Moneyfacts.co.uk will never contact you by phone to sell you any financial product. Any calls like this are not from Moneyfacts. Emails sent by Moneyfacts.co.uk will always be from email@example.com. Be Scamsmart.
The average number of days that someone in the UK would be able to survive on their savings if their income were to fall away is just 32 days – an appallingly short time for someone to find a new job, and that's not even thinking about those who may lose income due to sickness or the death of the main breadwinner.
The latest 'Deadline to Breadline' report from Legal & General has found not only that people would last just 32 days on average before they run out of money, but also that 23% of those surveyed do not save any of their income, which means these people could be on the breadline tomorrow if they were to lose their job today!
Admittedly, it's not the most inspirational time for people to be saving at present, what with savings rates below inflation and the amount of uncertainty surrounding the election and Brexit. And yet, this makes it all the more important to save as much as you can afford, to help you get through the uncertain times unscathed.
The survey found that households save an average of £321 per month, which is better than nothing, but still means that it would take eight years and four months to save up one years' average gross UK salary of £27,600. If something were to happen, such as your employer going bankrupt or the main breadwinner succumbing to a long-term illness, you usually only have months to readjust, if that. Certainly not eight years.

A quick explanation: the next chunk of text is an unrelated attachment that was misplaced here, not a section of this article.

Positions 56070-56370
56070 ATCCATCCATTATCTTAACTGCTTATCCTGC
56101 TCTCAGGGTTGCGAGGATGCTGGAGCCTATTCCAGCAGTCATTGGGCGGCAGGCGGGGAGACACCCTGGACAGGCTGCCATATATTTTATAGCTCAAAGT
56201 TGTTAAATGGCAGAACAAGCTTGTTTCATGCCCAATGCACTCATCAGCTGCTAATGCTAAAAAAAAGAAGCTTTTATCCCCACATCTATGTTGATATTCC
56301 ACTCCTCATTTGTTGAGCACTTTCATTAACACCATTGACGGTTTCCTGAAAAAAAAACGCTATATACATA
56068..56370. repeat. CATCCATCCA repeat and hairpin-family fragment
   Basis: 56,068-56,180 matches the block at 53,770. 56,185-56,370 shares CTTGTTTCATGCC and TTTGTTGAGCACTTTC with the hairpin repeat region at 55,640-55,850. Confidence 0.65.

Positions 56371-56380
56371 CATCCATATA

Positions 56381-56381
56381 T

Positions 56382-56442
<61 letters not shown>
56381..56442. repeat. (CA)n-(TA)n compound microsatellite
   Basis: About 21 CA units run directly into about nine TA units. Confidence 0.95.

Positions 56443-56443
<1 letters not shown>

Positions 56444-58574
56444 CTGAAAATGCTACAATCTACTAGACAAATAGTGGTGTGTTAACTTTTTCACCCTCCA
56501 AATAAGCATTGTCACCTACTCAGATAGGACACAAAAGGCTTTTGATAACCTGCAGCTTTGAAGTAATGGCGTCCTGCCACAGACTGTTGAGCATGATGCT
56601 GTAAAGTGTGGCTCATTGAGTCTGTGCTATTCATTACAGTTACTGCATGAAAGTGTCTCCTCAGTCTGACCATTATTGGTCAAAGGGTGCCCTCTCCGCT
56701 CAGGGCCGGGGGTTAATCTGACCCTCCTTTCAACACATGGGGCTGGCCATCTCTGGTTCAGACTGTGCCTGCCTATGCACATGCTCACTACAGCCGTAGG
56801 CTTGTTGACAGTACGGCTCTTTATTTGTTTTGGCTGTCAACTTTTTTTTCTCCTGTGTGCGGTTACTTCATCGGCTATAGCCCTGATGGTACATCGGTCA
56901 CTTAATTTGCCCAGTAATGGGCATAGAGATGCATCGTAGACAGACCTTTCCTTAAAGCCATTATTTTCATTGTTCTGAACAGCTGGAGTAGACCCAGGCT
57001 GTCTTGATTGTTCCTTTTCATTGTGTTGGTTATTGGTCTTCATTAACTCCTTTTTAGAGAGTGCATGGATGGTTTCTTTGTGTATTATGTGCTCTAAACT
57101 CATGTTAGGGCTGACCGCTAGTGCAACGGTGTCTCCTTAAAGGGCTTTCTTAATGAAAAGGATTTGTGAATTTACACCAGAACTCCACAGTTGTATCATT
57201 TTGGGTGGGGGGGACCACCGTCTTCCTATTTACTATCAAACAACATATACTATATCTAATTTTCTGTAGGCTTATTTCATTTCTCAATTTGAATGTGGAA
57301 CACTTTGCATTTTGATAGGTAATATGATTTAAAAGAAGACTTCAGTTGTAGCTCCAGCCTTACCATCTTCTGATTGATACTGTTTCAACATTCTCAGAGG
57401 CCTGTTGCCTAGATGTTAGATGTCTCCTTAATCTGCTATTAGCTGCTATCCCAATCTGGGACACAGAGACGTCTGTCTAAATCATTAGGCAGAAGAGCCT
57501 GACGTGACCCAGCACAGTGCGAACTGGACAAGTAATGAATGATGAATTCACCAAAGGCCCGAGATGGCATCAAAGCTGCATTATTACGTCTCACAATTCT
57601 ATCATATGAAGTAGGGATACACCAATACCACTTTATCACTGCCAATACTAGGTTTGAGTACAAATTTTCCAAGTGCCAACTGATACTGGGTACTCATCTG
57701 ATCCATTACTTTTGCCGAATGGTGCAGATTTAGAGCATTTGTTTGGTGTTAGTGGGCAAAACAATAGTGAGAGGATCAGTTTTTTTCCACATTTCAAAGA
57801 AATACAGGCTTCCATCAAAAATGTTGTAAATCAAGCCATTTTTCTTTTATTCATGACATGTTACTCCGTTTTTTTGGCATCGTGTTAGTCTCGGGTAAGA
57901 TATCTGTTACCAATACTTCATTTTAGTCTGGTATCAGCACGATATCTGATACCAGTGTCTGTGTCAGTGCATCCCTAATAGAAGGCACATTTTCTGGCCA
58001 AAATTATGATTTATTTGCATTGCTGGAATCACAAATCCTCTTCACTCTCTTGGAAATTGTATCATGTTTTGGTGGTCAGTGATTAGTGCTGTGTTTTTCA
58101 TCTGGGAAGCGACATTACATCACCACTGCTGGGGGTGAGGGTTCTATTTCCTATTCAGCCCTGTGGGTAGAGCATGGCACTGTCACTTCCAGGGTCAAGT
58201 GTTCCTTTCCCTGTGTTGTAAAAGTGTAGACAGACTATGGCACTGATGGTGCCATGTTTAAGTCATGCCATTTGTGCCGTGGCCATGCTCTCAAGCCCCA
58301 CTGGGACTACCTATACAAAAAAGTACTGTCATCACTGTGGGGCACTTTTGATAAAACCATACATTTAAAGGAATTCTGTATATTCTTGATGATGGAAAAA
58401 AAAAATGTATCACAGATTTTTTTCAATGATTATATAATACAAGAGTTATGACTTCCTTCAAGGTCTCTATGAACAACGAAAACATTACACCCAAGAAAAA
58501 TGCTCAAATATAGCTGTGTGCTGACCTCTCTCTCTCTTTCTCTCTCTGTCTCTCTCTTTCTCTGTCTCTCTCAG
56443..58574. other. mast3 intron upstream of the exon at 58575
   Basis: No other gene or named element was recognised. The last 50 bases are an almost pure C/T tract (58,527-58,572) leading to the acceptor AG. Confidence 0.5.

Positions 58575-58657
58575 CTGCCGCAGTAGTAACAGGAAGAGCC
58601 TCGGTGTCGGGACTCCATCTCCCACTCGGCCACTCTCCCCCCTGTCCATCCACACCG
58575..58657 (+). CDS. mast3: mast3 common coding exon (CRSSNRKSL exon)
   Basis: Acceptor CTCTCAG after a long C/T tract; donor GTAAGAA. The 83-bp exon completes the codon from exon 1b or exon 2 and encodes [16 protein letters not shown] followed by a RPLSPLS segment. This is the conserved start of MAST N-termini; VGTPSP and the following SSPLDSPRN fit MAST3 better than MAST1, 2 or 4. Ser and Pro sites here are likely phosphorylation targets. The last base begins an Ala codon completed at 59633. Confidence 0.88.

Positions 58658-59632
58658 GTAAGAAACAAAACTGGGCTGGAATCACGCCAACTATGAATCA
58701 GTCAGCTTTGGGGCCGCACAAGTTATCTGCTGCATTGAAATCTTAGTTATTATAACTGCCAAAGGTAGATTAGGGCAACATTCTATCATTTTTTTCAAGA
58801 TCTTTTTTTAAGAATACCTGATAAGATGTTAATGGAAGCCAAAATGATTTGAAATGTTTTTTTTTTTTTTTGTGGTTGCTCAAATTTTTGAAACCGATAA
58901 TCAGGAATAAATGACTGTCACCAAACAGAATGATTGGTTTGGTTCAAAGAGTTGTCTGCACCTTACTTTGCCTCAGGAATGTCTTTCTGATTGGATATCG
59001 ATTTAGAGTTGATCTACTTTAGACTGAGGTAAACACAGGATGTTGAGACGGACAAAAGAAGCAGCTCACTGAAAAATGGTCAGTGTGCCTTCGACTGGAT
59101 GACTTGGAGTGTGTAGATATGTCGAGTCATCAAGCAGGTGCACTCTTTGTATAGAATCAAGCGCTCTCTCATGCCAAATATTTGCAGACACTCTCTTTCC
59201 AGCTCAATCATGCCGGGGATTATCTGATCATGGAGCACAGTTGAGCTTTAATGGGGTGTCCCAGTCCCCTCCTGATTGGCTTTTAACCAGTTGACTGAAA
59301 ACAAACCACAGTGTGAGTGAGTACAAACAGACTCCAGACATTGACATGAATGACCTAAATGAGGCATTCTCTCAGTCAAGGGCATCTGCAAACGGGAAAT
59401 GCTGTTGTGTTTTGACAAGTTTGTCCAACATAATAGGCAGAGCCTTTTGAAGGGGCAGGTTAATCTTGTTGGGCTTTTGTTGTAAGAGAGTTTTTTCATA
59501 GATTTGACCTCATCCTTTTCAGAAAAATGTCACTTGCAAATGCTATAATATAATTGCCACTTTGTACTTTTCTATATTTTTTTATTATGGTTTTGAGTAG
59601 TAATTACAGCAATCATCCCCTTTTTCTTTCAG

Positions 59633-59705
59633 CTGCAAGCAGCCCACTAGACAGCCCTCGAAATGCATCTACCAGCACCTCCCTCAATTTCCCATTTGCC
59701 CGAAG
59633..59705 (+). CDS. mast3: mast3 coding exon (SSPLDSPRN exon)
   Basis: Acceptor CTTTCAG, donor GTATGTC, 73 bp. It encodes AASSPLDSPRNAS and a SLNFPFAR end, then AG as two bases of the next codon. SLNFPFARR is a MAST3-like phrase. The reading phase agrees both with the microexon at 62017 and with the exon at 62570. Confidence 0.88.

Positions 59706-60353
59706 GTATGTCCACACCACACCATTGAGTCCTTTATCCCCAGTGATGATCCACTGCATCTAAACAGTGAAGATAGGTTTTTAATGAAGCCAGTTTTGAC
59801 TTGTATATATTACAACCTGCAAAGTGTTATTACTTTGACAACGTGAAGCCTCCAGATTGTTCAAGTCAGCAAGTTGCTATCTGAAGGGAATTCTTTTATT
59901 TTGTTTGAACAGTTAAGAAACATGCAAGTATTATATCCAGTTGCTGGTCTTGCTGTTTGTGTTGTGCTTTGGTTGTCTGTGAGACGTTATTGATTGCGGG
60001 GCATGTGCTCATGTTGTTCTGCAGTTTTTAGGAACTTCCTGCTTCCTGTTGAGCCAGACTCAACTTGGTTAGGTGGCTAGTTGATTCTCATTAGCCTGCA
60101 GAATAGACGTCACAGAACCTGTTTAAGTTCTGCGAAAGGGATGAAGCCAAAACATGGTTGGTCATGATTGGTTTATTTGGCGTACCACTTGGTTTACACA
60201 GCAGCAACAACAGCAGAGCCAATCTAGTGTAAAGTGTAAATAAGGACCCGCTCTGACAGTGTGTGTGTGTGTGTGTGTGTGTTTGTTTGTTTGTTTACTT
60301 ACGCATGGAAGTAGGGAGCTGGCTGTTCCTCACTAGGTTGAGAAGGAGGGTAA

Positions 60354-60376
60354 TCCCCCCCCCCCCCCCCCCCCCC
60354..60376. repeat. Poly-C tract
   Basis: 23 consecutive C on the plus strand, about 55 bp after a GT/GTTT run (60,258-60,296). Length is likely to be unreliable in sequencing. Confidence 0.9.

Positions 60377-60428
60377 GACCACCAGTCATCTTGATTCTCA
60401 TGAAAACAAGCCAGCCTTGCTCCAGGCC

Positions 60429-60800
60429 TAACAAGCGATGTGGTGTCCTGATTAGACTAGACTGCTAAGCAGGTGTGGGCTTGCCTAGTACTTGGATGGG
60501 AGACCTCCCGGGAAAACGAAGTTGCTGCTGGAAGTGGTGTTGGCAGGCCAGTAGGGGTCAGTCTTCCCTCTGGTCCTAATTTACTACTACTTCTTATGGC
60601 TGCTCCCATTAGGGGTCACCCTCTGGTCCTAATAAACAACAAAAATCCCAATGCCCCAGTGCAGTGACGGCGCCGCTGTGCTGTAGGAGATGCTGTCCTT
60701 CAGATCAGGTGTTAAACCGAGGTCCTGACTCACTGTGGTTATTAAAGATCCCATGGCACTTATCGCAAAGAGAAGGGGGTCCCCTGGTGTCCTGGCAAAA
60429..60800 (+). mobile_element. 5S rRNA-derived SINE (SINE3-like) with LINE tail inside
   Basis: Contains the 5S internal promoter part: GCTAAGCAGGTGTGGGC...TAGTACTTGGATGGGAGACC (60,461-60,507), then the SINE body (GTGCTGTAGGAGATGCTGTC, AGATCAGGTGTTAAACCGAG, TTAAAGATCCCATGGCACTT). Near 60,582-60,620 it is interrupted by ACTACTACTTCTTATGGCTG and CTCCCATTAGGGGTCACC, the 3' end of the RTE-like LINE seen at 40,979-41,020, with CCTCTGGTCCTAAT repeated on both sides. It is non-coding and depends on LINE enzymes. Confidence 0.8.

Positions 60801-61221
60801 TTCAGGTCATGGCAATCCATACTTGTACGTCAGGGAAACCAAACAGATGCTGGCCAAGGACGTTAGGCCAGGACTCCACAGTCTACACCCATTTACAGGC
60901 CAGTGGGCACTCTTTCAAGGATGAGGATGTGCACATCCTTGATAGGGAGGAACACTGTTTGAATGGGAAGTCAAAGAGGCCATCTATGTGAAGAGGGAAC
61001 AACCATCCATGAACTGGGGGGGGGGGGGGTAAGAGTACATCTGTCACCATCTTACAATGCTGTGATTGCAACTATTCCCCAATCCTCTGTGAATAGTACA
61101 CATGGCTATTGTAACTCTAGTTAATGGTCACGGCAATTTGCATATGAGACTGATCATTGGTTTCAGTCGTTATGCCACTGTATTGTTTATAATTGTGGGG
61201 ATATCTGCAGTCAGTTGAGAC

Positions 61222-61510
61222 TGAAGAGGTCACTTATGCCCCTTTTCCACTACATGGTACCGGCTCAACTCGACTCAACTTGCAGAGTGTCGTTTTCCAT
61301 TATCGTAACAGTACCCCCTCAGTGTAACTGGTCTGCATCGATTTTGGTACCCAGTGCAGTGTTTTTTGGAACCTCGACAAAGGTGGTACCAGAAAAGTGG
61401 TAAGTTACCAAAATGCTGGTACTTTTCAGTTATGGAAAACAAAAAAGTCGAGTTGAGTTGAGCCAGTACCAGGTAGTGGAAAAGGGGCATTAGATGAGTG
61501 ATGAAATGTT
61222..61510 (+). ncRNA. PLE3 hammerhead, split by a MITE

While people understand the importance of financial security, as 48% said their biggest worry in the event of a loss of salary or redundancy was being unable to pay the rent or mortgage, and 33% stated their biggest worry if affected by critical illness or disability being losing their home, they don't seem to be using this worry to prepare themselves.
Indeed, 30% of employees admitted to not having any back-up plans in place, with just £6,500 in savings on average compared to a household debt of £4,674. To get financially fighting fit, the first step anyone would need to take is to eliminate debt. That way, if something were to happen, there would still be room to take out a credit card to help pay the bills for a little while.
Next, it's time to save. There are still some decent savings accounts out there, especially if you're looking to put a bit away each month, in which case a regular saver could be ideal. If you're struggling to put some money aside each month, either to save or pay off debt, there is another option to consider: taking out insurance.
Aside from building up a healthy savings pot, there are several protection measures you can take. Income protection does exactly as the name implies – if you are unable to work due to redundancy or long-term illness (depending on the policy's criteria), income protection will pay out a percentage of your old income until you are able to work again. Additionally, these companies will usually help you get back to work as soon as possible, creating a win-win situation.
Other options are critical illness and life insurance, if you are particularly worried about getting sick or worse, and the effect this would have on your family. As such, it is probably unsurprising that the biggest trigger for people taking out protection cover is having a child (34%), followed by buying a property (25%) and illness (24%).
No matter your current lifestyle, it's always a good idea to ask yourself how you would survive if you were to lose your source of income for any reason, and to plan accordingly. Such peace of mind should never be underestimated.
Information is correct as of the date of publication (shown at the top of this article). Any products featured may be withdrawn by their provider or changed at any time. Links to third parties on this page are paid for by the third party. You can find out more about the individual products by visiting their site. Moneyfacts.co.uk will receive a small payment if you use their services after you click through to their site. All information is subject to change without notice. Please check all terms before making any decisions. This information is intended solely to provide guidance and is not financial advice. Moneyfacts will not be liable for any loss arising from your use or reliance on this information. If you are in any doubt, Moneyfacts recommends you obtain independent financial advice.